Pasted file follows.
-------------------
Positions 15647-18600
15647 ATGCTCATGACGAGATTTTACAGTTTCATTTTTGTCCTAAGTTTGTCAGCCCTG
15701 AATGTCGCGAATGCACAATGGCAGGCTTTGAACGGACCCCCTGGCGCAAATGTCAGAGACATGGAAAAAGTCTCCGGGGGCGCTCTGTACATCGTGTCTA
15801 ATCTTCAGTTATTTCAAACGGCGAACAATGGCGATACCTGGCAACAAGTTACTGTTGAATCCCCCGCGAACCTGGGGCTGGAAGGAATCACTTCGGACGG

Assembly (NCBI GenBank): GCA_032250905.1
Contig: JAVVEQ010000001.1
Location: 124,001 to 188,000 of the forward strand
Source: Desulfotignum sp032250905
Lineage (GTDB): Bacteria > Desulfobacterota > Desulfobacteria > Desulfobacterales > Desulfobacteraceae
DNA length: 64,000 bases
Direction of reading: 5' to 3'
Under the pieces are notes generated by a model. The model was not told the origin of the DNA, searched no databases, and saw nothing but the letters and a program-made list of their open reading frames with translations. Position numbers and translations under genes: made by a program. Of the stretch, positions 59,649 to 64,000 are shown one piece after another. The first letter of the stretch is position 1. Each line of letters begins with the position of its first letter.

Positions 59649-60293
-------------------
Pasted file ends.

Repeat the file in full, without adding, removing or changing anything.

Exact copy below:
Positions 15647-18600
15647 ATGCTCATGACGAGATTTTACAGTTTCATTTTTGTCCTAAGTTTGTCAGCCCTG
15701 AATGTCGCGAATGCACAATGGCAGGCTTTGAACGGACCCCCTGGCGCAAATGTCAGAGACATGGAAAAAGTCTCCGGGGGCGCTCTGTACATCGTGTCTA
15801 ATCTTCAGTTATTTCAAACGGCGAACAATGGCGATACCTGGCAACAAGTTACTGTTGAATCCCCCGCGAACCTGGGGCTGGAAGGAATCACTTCGGACGG

Assembly (NCBI GenBank): GCA_032250905.1
Contig: JAVVEQ010000001.1
Location: 124,001 to 188,000 of the forward strand
Source: Desulfotignum sp032250905
Lineage (GTDB): Bacteria > Desulfobacterota > Desulfobacteria > Desulfobacterales > Desulfobacteraceae
DNA length: 64,000 bases
Direction of reading: 5' to 3'
Under the pieces are notes generated by a model. The model was not told the origin of the DNA, searched no databases, and saw nothing but the letters and a program-made list of their open reading frames with translations. Position numbers and translations under genes: made by a program. Of the stretch, positions 59,649 to 64,000 are shown one piece after another. The first letter of the stretch is position 1. Each line of letters begins with the position of its first letter.

Positions 59649-60293